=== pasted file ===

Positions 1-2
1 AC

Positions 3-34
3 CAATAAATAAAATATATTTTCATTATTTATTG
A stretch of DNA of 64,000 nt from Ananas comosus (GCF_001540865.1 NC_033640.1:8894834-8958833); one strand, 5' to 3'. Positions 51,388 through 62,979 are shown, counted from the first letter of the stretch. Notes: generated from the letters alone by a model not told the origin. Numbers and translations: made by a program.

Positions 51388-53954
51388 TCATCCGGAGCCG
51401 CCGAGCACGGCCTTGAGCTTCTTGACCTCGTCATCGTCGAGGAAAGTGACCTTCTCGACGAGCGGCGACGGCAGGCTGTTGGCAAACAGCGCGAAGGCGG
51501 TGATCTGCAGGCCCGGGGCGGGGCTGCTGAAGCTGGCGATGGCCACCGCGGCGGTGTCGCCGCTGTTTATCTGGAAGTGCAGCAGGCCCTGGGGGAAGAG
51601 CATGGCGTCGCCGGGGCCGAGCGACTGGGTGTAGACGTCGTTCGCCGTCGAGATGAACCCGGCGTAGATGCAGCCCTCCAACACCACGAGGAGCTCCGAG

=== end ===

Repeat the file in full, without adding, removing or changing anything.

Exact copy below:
Positions 1-2
1 AC

Positions 3-34
3 CAATAAATAAAATATATTTTCATTATTTATTG
A stretch of DNA of 64,000 nt from Ananas comosus (GCF_001540865.1 NC_033640.1:8894834-8958833); one strand, 5' to 3'. Positions 51,388 through 62,979 are shown, counted from the first letter of the stretch. Notes: generated from the letters alone by a model not told the origin. Numbers and translations: made by a program.

Positions 51388-53954
51388 TCATCCGGAGCCG
51401 CCGAGCACGGCCTTGAGCTTCTTGACCTCGTCATCGTCGAGGAAAGTGACCTTCTCGACGAGCGGCGACGGCAGGCTGTTGGCAAACAGCGCGAAGGCGG
51501 TGATCTGCAGGCCCGGGGCGGGGCTGCTGAAGCTGGCGATGGCCACCGCGGCGGTGTCGCCGCTGTTTATCTGGAAGTGCAGCAGGCCCTGGGGGAAGAG
51601 CATGGCGTCGCCGGGGCCGAGCGACTGGGTGTAGACGTCGTTCGCCGTCGAGATGAACCCGGCGTAGATGCAGCCCTCCAACACCACGAGGAGCTCCGAG